In Mondrian’s painting, notice how shapes, color, and size, and their repetition, creates a unified composition that is rhythmic and interesting. 

In Close’s self-portrait, we see a more complex application of unity as design principle: 

This self-portrait by Chuck Close exemplifies the use of the graphic design principle of repetition.

Each tile is a repeated element that is strategically positioned, making use of color and size to form the face we recognize as Chuck Close.  

In sum:

The strategic unity of elements creates the portrait in a rhythmic, complex way.  

2. Totality (Gestalt)

The German term Gestalt refers to the “totality” or “wholeness” of a design.  

Gestalt comes from the field of psychology, and attempts to understand how humans perceive meaning in the world.  

I will use the term “totality” to refer to this human capacity to perceive things as a whole.  

When you encounter a chair, do you perceive its parts separately (the legs, the cushion, the wood) or do you perceive the totality of the chair?  

We perceive the whole thing all at once, right?  

So, “totality” (in the sense of Gestalt) is our ability to create some kind of visual “closure” about the things we perceive in the world.  

Totality in design is our ability to create structural wholeness in a composition.  

There are three important components of totality: 

  • Figure/Ground
  • Closure 
  • Continuity 

2.1. Figure / Ground 

Figure/Ground in design relates to the interplay between an object and its surrounding space.  

What does this mean? 

It means that graphics can only be formed by white space and the actual object in a piece of paper or computer screen.  

This is what designers usually call “negative” and “positive” space.  

The play between these two elements, space and object, can lead to complex designs that can communicate at various levels.  

Have you seen this image before? 

Classic example of the figure ground principle: A chalice or two faces facing each other?

What do you see?  

If you see some kind of chalice or coupe, you’re right.  If you see two faces, you’re right as well!

This is the thing:

The play between space and object, or negative and positive space, create the graphic representation.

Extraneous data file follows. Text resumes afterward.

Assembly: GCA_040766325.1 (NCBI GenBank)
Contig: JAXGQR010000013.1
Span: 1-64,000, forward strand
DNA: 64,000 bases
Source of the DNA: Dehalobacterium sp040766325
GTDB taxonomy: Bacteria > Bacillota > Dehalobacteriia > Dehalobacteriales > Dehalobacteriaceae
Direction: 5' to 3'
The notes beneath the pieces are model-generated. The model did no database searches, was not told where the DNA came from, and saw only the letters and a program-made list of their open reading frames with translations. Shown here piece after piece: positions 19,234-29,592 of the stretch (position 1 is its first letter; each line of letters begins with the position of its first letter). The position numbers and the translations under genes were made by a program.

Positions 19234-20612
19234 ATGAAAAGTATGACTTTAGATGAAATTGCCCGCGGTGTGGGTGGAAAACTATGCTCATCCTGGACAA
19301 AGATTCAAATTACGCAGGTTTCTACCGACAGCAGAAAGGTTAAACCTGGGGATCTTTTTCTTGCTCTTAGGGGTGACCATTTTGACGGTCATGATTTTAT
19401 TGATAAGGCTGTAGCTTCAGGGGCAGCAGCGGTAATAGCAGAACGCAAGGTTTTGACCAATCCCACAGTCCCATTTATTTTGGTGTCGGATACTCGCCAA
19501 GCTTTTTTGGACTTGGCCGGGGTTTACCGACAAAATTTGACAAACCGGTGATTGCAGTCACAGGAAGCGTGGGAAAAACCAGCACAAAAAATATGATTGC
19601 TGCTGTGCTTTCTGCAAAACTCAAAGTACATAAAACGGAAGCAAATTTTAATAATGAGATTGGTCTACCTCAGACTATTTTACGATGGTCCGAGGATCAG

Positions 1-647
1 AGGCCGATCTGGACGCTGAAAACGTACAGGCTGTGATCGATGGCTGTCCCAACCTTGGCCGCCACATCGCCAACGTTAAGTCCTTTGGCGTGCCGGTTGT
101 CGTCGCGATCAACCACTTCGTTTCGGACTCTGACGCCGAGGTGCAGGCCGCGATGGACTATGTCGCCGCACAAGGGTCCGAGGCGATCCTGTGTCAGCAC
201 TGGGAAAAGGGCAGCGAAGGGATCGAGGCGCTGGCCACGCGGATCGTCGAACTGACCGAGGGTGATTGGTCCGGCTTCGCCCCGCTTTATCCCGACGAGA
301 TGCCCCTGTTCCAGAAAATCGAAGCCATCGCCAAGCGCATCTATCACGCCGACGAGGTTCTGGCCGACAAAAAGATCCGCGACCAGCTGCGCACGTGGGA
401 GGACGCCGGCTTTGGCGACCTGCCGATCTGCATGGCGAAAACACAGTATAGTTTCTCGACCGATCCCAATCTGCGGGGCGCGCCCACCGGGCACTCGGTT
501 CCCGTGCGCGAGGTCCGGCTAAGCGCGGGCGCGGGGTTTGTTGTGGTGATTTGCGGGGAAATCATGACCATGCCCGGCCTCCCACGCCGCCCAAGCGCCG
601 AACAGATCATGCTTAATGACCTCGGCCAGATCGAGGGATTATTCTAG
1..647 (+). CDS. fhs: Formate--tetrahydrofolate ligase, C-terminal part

Here’s another example of figure/ground: 

This is an example of how the figure/ground principle works: what writes the letter "e," positive or negative space?

What “writes” the letter “e”? Is it the stroke or is it the space? 

Figure/Ground in Graphic Design: Real-World Examples 

Many great logos use the principle of Totality (Gestalt) to create memorability and distinction. 

Look at these examples using Figure/Ground

The FedEx, Baskin Robins, and Girl Scouts logos use the graphic design principle of figure/ground very effectively.
Can you see the images hidden within positive and negative space?

2.2. Closure 

Closure in design relates to our ability to “fill out” the blank spaces. 

Have you seen this meme before? 

You can read the scrambled letters because of the closure principle.

Why were you able to read it? 

It’s because of our ability to “complete” what’s missing if we have enough background information.  

If we have enough visual information, we are able to imagine what’s missing and process designs in complex ways.  

If we make designs using the closure principle, we create compositions that are interesting, complex, and eye-catching.  

Look at the next example:

Notice how you can "see" a border line where there isn't one. This is closure at work.

Here, there are no boundary lines defining the letter “X”, and yet your mind “creates” the line for you, which allows you to decipher the content of the design.  

Closure in Graphic Design: Real-World Examples 

The following logos use the closure principle nicely.

Notice how your brain “creates” the missing border for each icon even if it’s not there. This creates interest and a level sophistication:

The Norelco, TNT, and Adobe logos use the closure graphic design principle very nicely.

2.3. Continuation (Continuity) 

Continuation (also called continuity) in design is the idea that the elements of a design can create the illusion of going beyond the space that contains them (for example, the page, t-shirt, or screen in which it is shown). 

By using the continuation principle, design elements seem to go off the page, which makes the design seem larger and highly dynamic.  

Look at the following example:

These arrow exemplify the movement produced by the continuation principle.

The arrows convey a sense of looking beyond the page, which reflects the continuation of the composition  

Continuation Principle: Real-World Examples

This work, by Oli Stelander, is an excellent example of the continuation principle.

This 1961 design, by Oli Stelander, is an excellent application of continuation.  

See how the “pipes” go beyond the composition in order to convey a feeling of flow, length, and extension?   


Can you see repetition and rhythm working their magic? 

Here’s another example: 

This composition by Piet Zwart uses the continuity principle to convey a sense of direction.

This classic composition, by Piet Zwart, uses the continuity principle to convey a sense of direction that goes well beyond the composition.  

3. Space

Common sense tells you that space is empty, right?